Disclosure: This post is sponsored by OMRON. All opinions are my own.
I recently celebrated my 50th birthday. Living half a century makes you take a deep assessment of your life especially concerning your health.
I must admit that I didn’t always eat well nor did I exercise as often as I should have, but for the most part, I’ve enjoyed excellent health.
That all changed last year when I was diagnosed with Atrial fibrillation, or AFib, a quivery, fluttery heartbeat. This may sound innocuous, but it is a serious medical condition that affects more than 6 million Americans.
Essentially it means your heart’s normal rhythm is out of whack. Because your blood isn’t moving well, you’re more likely to have heart failure. Blood can also pool inside your heart and form clots. If one gets stuck in your brain, you can have a stroke.
And that’s exactly what happened to me (you can read the full story here).
But it was only after I suffered a stroke that my doctors found the AFib. I had to wear a heart monitor for 30 days after I was released from the hospital. All of the readings were normal until a couple of days before my monitoring ended. My cardiologist noticed the irregularity as he reviewed the graphs and immediately prescribed blood thinners to manage the condition. I also had to get a full EKG and stress test to rule out any other heart conditions. Thankfully, there were none.
Before I left his office, he grabbed my arm and looked me squarely in the eyes.
“The meds I prescribed you will keep you alive,” said with a stern voice. “Do not miss a dose. And if you ever find yourself unable to get the meds, call my office immediately and I will get you some ASAP.”
His words were jarring and gave me the kick in the pants I needed to really change my lifestyle.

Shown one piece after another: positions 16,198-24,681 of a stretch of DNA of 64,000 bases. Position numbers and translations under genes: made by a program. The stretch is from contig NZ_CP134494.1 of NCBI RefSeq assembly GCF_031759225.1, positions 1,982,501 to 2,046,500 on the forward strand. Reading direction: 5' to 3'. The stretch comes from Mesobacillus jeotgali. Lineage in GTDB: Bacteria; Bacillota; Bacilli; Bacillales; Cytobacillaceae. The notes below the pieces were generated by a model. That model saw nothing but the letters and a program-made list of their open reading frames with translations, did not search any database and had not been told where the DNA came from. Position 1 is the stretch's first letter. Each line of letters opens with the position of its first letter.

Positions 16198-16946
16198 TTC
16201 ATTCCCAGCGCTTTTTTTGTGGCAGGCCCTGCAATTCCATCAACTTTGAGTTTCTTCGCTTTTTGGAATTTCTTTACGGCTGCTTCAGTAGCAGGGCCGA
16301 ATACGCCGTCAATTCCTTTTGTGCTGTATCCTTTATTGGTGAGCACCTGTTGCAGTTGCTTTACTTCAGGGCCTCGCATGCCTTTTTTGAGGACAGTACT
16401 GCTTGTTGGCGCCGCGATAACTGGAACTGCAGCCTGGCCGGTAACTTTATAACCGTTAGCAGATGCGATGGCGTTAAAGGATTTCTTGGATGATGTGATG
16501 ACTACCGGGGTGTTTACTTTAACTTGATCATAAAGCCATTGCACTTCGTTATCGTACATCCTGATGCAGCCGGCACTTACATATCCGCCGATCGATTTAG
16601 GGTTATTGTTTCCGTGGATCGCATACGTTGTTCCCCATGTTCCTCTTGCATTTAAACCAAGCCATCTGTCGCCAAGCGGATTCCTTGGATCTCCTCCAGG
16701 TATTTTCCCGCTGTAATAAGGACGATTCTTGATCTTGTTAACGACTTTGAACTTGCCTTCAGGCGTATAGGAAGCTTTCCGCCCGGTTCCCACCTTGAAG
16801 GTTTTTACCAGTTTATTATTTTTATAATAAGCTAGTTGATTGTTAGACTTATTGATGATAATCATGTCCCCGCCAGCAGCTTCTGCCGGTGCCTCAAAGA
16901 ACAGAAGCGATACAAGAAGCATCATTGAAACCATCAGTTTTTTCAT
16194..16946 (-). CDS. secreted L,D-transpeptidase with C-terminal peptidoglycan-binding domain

During my health crisis, I also discovered that I had high blood pressure and high cholesterol. I immediately made changes to my diet. No more fried foods, red meat, or heavily processed, high sodium foods. Do I miss a medium-rare ribeye steak? Of course, I do. It’s absolute torture to go out with friends and watch them indulge while I munch on a salad. However, I refuse to allow a moment of pleasure to derail my long-term health goals.
I also started a meditation practice to help manage my stress and keep me calm. I listen to a 10-minute guided meditation in the morning, a 5-minute meditation at lunchtime, and a sleep meditation at night. When I’m feeling stressed or anxious, I take a few minutes to breathe deeply and channel my thoughts to more positive things.
While I’ve been doing well in these two areas, there are two other areas that I still struggle with: Exercise and alcohol consumption.
My exercise schedule is hit or miss. Some weeks I’m at the gym 3 times or more. Other times, I go weeks without ever stepping inside a gym or doing any type of exercise that would get my heart rate up.
In addition to my spotty exercise routine, I drink one or two glasses of wine every night. While some experts believe doing so may improve your heart health, there is still some debate. Additionally, some research shows that alcohol consumption may be detrimental to people with AFib.
That’s why I’ve decided to partner with OMRON to take the 90-Day Challenge to create healthy heart habits.
OMRON Healthcare, the global leader and number one doctor and pharmacist recommended brand in personal blood pressure monitors, is engaging a national campaign to raise awareness of heart health.
Over the next ninety days, I will develop three new heart-healthy habits:
- Exercise for one hour three times a week
- Reduce alcohol consumption to 8 drinks a month (down from 30).
- Regularly measure my blood pressure and heart health with the OMRON Complete and track the results daily.
I must admit that doing these things will be difficult. I attend many networking, fundraising, and cultural events and parties. Alcohol is readily available at these functions and they often occur during my regular gym time.
However, I plan to focus on achieving my goals and taking care of my heart. Stay tuned each month to see my progress and feel free to send me words of encouragement.